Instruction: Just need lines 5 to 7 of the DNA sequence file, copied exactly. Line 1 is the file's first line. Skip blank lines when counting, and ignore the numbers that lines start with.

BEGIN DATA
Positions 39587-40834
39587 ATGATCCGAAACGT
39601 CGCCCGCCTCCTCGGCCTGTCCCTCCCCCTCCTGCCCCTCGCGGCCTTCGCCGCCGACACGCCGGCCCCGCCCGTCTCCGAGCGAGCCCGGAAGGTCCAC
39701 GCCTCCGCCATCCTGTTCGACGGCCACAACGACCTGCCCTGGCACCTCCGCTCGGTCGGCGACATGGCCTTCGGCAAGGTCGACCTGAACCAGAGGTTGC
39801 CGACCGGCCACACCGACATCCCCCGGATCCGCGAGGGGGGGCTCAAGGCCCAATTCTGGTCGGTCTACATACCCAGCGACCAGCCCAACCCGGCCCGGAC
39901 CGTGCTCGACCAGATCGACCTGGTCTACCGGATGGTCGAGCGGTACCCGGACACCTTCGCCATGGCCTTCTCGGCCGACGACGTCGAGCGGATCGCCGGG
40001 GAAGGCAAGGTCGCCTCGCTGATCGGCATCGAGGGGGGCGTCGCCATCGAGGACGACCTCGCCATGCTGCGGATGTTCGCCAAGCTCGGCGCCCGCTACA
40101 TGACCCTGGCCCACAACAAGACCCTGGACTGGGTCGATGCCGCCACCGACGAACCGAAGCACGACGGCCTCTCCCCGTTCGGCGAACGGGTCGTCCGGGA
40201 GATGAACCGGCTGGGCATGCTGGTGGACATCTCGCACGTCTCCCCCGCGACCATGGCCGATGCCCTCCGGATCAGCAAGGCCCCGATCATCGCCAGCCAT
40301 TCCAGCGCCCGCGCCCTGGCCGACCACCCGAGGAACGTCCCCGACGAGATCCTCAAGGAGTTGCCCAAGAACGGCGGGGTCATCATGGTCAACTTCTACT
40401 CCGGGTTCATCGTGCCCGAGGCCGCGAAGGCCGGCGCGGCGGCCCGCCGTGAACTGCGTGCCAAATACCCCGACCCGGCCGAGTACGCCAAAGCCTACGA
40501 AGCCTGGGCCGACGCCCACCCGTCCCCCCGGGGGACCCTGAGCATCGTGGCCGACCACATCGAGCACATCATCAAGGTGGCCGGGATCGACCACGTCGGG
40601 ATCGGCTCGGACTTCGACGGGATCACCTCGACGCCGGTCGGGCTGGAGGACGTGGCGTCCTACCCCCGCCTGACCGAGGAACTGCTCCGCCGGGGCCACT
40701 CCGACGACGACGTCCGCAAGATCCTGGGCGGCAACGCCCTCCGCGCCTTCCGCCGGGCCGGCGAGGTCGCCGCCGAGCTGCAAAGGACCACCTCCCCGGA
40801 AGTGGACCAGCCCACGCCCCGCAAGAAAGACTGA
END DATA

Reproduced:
39801 CGACCGGCCACACCGACATCCCCCGGATCCGCGAGGGGGGGCTCAAGGCCCAATTCTGGTCGGTCTACATACCCAGCGACCAGCCCAACCCGGCCCGGAC
39901 CGTGCTCGACCAGATCGACCTGGTCTACCGGATGGTCGAGCGGTACCCGGACACCTTCGCCATGGCCTTCTCGGCCGACGACGTCGAGCGGATCGCCGGG
40001 GAAGGCAAGGTCGCCTCGCTGATCGGCATCGAGGGGGGCGTCGCCATCGAGGACGACCTCGCCATGCTGCGGATGTTCGCCAAGCTCGGCGCCCGCTACA